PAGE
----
Lamentations and Hope

Not many verses in the book of Lamentations are famous; these are: Yet I call this to mind, and therefore I have hope...

Lamentations and Hope

Originally published in Issue #8 on May 21, 2021

Not many verses in the book of Lamentations are famous; these are:

Yet I call this to mind,
and therefore I have hope:
Because of the LORD’s faithful love
we do not perish,
for his mercies never end.
They are new every morning;
great is your faithfulness!
I say, “The LORD is my portion,
therefore I will put my hope in him.”

– Lamentations 3:21-24 (CSB)

These verses sit at the very center of the book of Lamentations. The first lament poem (chapter 1) of the book is a study of the misery of Jerusalem after the city fell, the temple was destroyed, and most Israelites were exiled to Babylon. The remaining people were starving to death with seemingly no way to contact YHWH or atone for their sin (remember that the temple was their primary channel of communion and atonement with God).

All her people groan
while they search for bread.
They have traded their precious belongings for food
in order to stay alive.
LORD, look and see
how I have become despised.

– Lamentations 1:11 (CSB)

The second lament focuses on YHWH as the cause of the people’s misery.

The Lord is like an enemy;
he has swallowed up Israel.
He swallowed up all its palaces
and destroyed its fortified cities.
He has multiplied mourning and lamentation
within Daughter Judah.

– Lamentations 2:5 (CSB)

Within each of these laments, there is an acknowledgment of the sin of Jerusalem and that YHWH had promised these punishments on Israel if she broke the covenant and turned her back on God (for example, Leviticus 26), but the overwhelming emotion derived from these poems is pain.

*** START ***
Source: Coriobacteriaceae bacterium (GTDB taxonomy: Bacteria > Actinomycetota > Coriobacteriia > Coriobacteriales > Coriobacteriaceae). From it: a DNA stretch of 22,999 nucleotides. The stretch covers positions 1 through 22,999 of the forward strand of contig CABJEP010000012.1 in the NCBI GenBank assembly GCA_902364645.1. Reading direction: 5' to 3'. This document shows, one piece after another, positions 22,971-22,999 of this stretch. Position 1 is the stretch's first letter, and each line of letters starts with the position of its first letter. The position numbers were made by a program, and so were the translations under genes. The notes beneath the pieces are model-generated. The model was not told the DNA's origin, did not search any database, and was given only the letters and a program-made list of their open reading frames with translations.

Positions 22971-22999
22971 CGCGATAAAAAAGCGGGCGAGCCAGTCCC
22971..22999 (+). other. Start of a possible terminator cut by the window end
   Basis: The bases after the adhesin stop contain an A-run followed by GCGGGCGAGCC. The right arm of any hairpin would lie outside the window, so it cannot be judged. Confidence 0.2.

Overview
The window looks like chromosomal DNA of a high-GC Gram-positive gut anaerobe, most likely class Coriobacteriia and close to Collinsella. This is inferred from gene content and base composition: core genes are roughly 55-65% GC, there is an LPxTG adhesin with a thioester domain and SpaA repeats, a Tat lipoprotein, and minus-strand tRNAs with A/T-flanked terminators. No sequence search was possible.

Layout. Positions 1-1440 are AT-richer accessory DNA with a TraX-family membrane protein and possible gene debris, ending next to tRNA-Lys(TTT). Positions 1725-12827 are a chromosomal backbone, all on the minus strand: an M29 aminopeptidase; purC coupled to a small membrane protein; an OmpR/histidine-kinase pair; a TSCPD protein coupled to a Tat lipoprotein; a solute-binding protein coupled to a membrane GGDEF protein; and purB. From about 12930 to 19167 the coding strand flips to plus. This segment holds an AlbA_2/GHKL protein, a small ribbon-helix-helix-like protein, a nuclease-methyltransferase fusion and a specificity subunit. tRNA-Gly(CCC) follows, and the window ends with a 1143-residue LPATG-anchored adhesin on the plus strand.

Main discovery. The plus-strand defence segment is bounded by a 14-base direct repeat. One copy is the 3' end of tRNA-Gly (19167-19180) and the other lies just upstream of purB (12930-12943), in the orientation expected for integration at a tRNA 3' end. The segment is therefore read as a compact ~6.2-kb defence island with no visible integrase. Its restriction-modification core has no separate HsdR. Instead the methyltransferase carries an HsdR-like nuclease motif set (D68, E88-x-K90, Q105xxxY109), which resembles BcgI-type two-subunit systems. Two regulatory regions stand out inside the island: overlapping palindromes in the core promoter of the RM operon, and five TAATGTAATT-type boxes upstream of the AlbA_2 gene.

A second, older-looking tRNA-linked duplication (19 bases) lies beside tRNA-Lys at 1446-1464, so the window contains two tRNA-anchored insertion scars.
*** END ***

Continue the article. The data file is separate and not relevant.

Lamentations 3 doesn’t turn the tables. The only notes of hope we can find in this book are in the center. Much of chapter 3 and the entirety of chapters 1, 2, 4, and 5 are pain and despair for their situation.

How do we deal with an inspired work of scripture in which people cry out to God for rescue and he never responds? The start of this passage is crucial:

Yet I call this to mind,
and therefore I have hope:

– Lamentations 3:21a

The character in the third poem (often called the “valiant man”) does not need a change of circumstances for his attitude to change. He needed to remember how God has moved in the past and how God has promised He will always move. Even in the current situation and silence, the valiant man can bring to mind that God’s covenant love for His people is eternal, and his punishment is temporary, as He promised.

That doesn’t change the valiant man’s pain or the city’s cries for relief. And it doesn’t change that relief from their pain wouldn’t arrive for 70 years. But if Lamentations teaches us anything, it’s that God can handle our cries of pain, and it hints at the hope to come in Jesus. Through Jesus, all will be made right and new. That is the ultimate hope of the world (Romans 8:18-23). God’s covenant promise for us is a new heaven and earth. In the here and now, we must walk by faith in the hope of our future home and not by sight of the still-present realities of suffering and mortal decay (2 Corinthians 5:4-9).

So, whatever you may be going through now, give God your pain, call to mind God’s loving faithfulness, and find your hope in Christ's atoning work which bought us so great a future.